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Southwest Economy, Fourth Quarter 2021

Natural gas demand recovers, lifts prices

Jesse Thompson

Global demand for U.S. natural gas has risen as many pandemic-induced limits on economic activity have been lifted, but domestic production has only slowly recovered.

Inventories of natural gas have fallen, while exports have risen. With domestic consumption and exports at or near record highs and capital spending by oil producers anemic, U.S. natural gas prices climbed to $5.52 per million British thermal units (MMBtu) in October, the highest sustained price level since 2010. Despite subsequent price weakening, U.S. consumers could face increased heating costs should winter temperatures plummet and inventories remain tight.

Production Recovers Slowly

The global pandemic initially decimated oil demand, sending inventories sharply higher.[1] Energy prices subsequently collapsed, and U.S. oil and related gas production followed suit. Since the onset of the pandemic in February 2020, production expenditures have only slowly recovered. U.S. associated gas (natural gas co-produced with oil) remained 1.6 billion cubic feet per day (bcf/d) below prepandemic levels in September 2021, while crude oil production was down 2 million barrels per day (mb/d).

The pandemic only lightly damped U.S. natural gas consumption. Stay-at-home orders and limits on businesses shifted utility and heating demand from commercial users to residential customers. International demand, however, was not as resilient. Liquefied natural gas (LNG) exports fell 60 percent from March to July 2020 and did not recover until November 2020. Since then, demand for LNG has soared as European and Asian markets have struggled with tight energy markets.

A cold winter—punctuated by Texas’ February deep freeze and power outage—slowed natural gas production while simultaneously spiking demand. Heat spells in the western U.S. were followed by hurricane-related disruptions to offshore gas production in August. Seasonally adjusted natural gas inventories declined, pushing prices higher.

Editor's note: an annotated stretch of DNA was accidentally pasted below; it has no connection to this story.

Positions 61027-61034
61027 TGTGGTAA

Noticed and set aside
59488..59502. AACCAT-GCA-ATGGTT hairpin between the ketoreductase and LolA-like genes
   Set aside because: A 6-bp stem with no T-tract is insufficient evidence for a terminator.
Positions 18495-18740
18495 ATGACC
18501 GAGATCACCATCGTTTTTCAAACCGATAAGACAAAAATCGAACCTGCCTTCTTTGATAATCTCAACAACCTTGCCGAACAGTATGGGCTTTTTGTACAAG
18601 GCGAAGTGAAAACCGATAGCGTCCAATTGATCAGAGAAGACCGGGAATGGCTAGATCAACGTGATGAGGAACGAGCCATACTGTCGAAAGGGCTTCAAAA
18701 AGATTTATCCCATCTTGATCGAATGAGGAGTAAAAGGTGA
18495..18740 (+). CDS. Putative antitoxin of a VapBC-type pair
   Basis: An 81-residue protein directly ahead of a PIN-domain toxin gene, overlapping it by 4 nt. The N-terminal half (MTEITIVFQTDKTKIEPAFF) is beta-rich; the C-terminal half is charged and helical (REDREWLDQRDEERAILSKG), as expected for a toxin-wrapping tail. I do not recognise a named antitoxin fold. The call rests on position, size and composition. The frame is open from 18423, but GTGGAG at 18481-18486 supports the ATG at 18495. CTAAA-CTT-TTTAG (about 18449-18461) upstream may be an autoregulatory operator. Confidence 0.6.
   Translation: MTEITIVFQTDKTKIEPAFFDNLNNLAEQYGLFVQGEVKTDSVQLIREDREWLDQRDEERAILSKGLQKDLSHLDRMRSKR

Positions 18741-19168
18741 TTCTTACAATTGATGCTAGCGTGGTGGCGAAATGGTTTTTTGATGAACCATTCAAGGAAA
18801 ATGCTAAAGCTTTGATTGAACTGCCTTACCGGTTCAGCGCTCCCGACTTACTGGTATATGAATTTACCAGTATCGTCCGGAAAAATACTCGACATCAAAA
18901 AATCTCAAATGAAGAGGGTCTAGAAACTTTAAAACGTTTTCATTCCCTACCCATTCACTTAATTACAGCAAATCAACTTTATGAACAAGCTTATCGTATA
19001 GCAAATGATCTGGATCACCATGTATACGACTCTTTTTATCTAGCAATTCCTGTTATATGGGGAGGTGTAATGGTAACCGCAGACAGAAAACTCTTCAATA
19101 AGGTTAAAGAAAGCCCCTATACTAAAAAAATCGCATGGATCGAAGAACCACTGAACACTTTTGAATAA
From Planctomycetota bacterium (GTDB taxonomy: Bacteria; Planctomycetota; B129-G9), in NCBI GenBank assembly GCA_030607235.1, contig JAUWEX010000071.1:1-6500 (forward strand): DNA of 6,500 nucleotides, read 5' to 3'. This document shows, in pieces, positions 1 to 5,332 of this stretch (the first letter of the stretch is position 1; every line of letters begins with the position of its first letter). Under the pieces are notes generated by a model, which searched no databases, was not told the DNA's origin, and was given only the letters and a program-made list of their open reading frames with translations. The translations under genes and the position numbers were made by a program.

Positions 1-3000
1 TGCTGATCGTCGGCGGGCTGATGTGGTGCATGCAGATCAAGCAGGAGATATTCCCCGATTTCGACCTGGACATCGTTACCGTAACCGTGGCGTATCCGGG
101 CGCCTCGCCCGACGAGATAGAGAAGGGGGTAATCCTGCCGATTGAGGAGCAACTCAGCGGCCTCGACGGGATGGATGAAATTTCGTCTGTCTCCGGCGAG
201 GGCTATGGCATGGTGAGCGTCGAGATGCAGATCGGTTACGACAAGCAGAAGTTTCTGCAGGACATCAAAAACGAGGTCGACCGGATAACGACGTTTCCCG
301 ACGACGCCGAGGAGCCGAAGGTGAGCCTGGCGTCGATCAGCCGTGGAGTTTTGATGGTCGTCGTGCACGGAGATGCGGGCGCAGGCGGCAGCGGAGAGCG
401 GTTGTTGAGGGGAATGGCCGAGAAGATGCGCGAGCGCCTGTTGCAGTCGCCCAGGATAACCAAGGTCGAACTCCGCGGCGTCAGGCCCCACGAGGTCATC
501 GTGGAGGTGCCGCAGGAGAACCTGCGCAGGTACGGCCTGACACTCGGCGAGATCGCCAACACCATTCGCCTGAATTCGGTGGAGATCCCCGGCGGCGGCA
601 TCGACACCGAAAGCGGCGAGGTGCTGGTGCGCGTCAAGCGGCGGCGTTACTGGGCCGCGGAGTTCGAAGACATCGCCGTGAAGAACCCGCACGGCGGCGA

The shale boom transformed the U.S. into a low-cost natural gas producer in the late 2000s, increasing the export market. Real (inflation-adjusted) U.S. natural gas prices fell from an average of $7.84 per MMBtu in the late 2000s to $3.77 per MMBtu in the 2010s. Prices in 2019 averaged just $2.55. Natural gas production from oil shale basins alone accounted for 35 percent of total U.S. gas supply (Chart 1).

Chart 1

Downloadable chart

Exports are commonly tied to long-term supply contracts—the volume of gas moved doesn’t fluctuate much with the price.[2] Pipeline and LNG exports made up more than 18 percent of total U.S. production (18.5 bcf/d) in 2021, up from 5 percent in 2010. New capacity and increased pipeline flows will likely raise that to 22.4 bcf/d by December 2022. To meet further domestic and export demand growth over the next several months, oil production (and the natural gas that comes with it) will likely need to rise.

Pipeline constraints will limit further production growth in the northeastern U.S. In contrast, gas pipelines are expanding to the Gulf Coast from oil-producing regions like the Permian Basin and gas-rich basins such as the Haynesville in East Texas and northern Louisiana.

Still, expenditures for new output remain limited among oil and gas producers recovering from losses incurred in recent years. The producers may be reticent to invest given their focus on investor returns, pending methane regulations to curb greenhouse gas emissions and other regulatory challenges.

The Energy Information Administration recently projected the U.S. would add nearly 4 bcf/d of gas production by fourth quarter 2022—half of that dedicated to export. The increase would provide some relief. Nonetheless, prices could remain elevated absent more moderate weather during 2022.

  1. COVID-19 Tanks U.S. Fuel Consumption, Prices,” by Olu Eseyin and Jesse Thompson, Federal Reserve Bank of Dallas Southwest Economy, Second Quarter, 2020.
  2. LNG Markets Unleashed: How Texas Stands to Benefit,” by Darcy Taj and Kunal Patel, Federal Reserve Bank of Dallas Southwest Economy, Third Quarter, 2017.
About the Authors

Jesse Thompson

Thompson is a senior business economist in the Research Department at the Federal Reserve Bank of Dallas.

Southwest Economy is published quarterly by the Federal Reserve Bank of Dallas. The views expressed are those of the authors and should not be attributed to the Federal Reserve Bank of Dallas or the Federal Reserve System.

Articles may be reprinted on the condition that the source is credited to the Federal Reserve Bank of Dallas.

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